Should You Go Gluten Free?

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Have you been caught up in the hype of gluten-free eating? Chances are you, a family member or at the very least a friend is currently on a gluten-free diet. Those diagnosed with Celiac Disease (an inflammatory autoimmune condition where the body is damaged in the presence of gluten) must give up 100 percent of gluten consumption as the sole treatment for this condition.

While only one percent of the population has Celiac Disease, many more Americans (an estimated six percent) are avoiding gluten for non-Celiac gluten sensitivity. Another 28 percent are giving up gluten for "health or lifestyle reasons" but have no medical history suggesting it would be beneficial.

Many claim that going gluten free stimulates weight loss, increases energy and improves mood. If trying to improve your health hasn't enticed you to forgo gluten, maybe the potential for improved performance will. In fact, many professional athletes and even entire teams have sworn off gluten to reap increased performance. One study's questionnaire even found that 40 percent of athletes (including world class and Olympic-level individuals) claimed to be gluten free at least half of the time.

Performance Enhancing Potential

Pro athletes have been experimenting with gluten-free diets for years now. Many have claimed that the dietary move led to success. Will ditching wheat allow your legs to push harder, faster and for longer? Maybe.

Gluten -free does not automatically equate to better performance or a better, healthier diet. A 2015 study published in the American College of Sports Medicine found no difference in performance between cyclists consuming gluten and removing gluten. The study only looked at short-term dietary changes, leaving room for the possibility that long-term gluten removal could have benefits. Those suffering from celiac will most definitely see gains in performance as following a gluten free diet heals the body and allows for better vitamin and mineral absorption, including iron and B12, which are vital to human performance.

While the research isn't quite there to back up gluten-free as performance enhancing method, there is some logic to say that removing or reducing gluten could help.

Gluten free grains such as corn, rice and tapioca have less fiber and protein than the wheat grain. Meaning foods made gluten-free typically have less fiber and protein and more carbohydrates. Before and during training workouts, this could be helpful.

Consuming too much protein or fiber beforehand can put more stress on the GI system, increasing GI distress and increasing the need for restroom breaks. It can also slow the rate at which your body absorbs carbohydrates, leaving you with less usable fuel in the tank.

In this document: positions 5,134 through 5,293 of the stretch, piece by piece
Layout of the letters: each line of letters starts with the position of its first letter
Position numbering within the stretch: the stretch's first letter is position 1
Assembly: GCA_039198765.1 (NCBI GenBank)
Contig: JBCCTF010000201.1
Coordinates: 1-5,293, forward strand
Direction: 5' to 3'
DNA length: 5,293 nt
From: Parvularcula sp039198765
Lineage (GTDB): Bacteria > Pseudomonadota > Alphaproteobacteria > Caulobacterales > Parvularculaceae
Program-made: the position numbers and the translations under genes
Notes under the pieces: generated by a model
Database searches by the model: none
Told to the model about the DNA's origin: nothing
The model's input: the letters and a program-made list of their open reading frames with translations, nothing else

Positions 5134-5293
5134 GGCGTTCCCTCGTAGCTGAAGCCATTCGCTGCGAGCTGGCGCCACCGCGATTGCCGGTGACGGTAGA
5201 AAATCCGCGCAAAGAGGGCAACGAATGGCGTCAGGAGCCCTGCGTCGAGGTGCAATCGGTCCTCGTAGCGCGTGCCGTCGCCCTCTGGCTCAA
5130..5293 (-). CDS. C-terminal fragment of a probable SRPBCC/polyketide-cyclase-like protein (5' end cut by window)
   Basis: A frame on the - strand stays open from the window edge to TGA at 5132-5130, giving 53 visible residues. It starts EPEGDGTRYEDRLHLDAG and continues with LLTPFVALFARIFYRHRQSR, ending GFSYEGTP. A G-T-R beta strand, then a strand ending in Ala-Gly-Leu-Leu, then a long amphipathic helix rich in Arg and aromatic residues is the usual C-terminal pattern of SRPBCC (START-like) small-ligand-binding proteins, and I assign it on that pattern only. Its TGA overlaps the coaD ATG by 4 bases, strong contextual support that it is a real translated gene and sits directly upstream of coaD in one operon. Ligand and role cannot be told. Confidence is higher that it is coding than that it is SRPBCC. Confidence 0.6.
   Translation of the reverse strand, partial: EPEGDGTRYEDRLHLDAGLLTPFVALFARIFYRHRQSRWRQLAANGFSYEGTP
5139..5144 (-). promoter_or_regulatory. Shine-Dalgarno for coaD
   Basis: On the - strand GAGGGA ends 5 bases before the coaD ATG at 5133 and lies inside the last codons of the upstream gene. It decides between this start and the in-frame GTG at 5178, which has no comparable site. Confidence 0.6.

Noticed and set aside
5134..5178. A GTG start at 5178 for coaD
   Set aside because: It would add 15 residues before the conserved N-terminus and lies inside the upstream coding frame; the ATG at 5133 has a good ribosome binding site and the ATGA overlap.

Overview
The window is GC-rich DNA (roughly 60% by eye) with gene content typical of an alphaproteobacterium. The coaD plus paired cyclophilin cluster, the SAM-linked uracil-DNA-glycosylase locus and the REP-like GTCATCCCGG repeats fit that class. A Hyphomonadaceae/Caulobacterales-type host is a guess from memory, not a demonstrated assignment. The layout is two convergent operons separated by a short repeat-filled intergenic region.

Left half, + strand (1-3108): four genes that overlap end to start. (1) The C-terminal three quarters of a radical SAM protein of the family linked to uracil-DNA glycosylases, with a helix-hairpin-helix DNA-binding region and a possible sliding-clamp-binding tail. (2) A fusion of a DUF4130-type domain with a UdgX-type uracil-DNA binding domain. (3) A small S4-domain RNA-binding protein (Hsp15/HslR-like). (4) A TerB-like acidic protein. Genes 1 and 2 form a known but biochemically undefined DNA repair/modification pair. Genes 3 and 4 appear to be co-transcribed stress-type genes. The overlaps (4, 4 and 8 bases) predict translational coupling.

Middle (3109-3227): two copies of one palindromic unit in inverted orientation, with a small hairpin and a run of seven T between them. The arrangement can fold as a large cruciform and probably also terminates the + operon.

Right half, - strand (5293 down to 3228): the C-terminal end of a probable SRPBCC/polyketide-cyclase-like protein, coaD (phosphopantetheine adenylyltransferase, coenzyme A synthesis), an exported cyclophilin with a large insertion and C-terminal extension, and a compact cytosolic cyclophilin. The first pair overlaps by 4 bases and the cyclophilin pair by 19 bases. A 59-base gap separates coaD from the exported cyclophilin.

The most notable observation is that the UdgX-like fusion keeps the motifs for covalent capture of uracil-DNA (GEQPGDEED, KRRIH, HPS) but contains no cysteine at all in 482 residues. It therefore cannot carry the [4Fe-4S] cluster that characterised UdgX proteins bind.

Trying to give up gluten means doing your research; reading labels, becoming more familiar with foods and making more informed dietary choices. Many trying to go gluten-free without diving into every "gluten-free alternative" will consume a better variety of grains and root vegetables to obtain carbohydrates, leaving the body with more vitamins, minerals and phytonutrients to work with.

This attention to what you consume can lead to a more mindful, higher quality and healthier diet overall, meaning any improvements you see are likely to come from simply taking on better eating habits and have nothing to do with the actual gluten. Whether it is the gluten or not, improving your diet is likely to provide athletic success.

Giving Up Gluten

Gluten is a protein in wheat and wheat derivatives. It is responsible for the springy texture in bread products. Taking gluten out of the diet is a big commitment. Removing main sources of gluten (pasta, breads, pizza, cereals, bagels, fried foods, breaded foods, soy sauce, beer and baked goods) is not a difficult task. However, removing gluten completely can be a tedious task as many foods have traces of the substance in them. Even oats, which are naturally gluten free, can be contaminated with large amounts of the gluten protein due to close processing with wheat grains.

Any processed food could potentially have gluten in it: sauces, dressings, soups, candy and even spice mixes. Finding the gluten in foods can be tricky as it goes by many different names and may or may not be listed on ingredients labels at all.

Going gluten free for most people not suffering from Celiac disease means removing the major sources of gluten from the diet. Looking at that list, it seems as though it would be healthier to remove these items from your diet. Unfortunately, it isn't that simple. Many healthy, whole grains also contain gluten: faro, spelt and barley to name a few. Cutting out all gluten containing foods can greatly restrict variety. Replacing gluten foods with non-gluten foods is where you can make or break your health status.

The Risks

Anytime you cut out large groups of foods, you are likely putting yourself at risk for nutrient deficiencies. Since most major gluten foods are carbohydrates, it is important to make sure you are not inadvertently consuming too few carbs. Remember, the more hours you spend training, the higher your carbohydrate needs are. Typically, athletes need 50 to 70 percent of their intake from carbohydrates. If you are going gluten-free, it might be difficult to get that amount of carbohydrate without careful planning.

Most wheat flour products are also fortified with vitamins and minerals while their gluten-free replacements lack the same fortification. Missing out on fortification could mean your new diet is lacking B vitamins, folate, vitamin D, iron, magnesium, selenium and zinc.  These are very important nutrients, especially to athletes who need to be in top physical condition to meet the demands of high training loads. The bottom line here is that if your diet is diverse and well balanced in variety of gluten-free grains and plant foods, you can likely make up for this lack of fortification.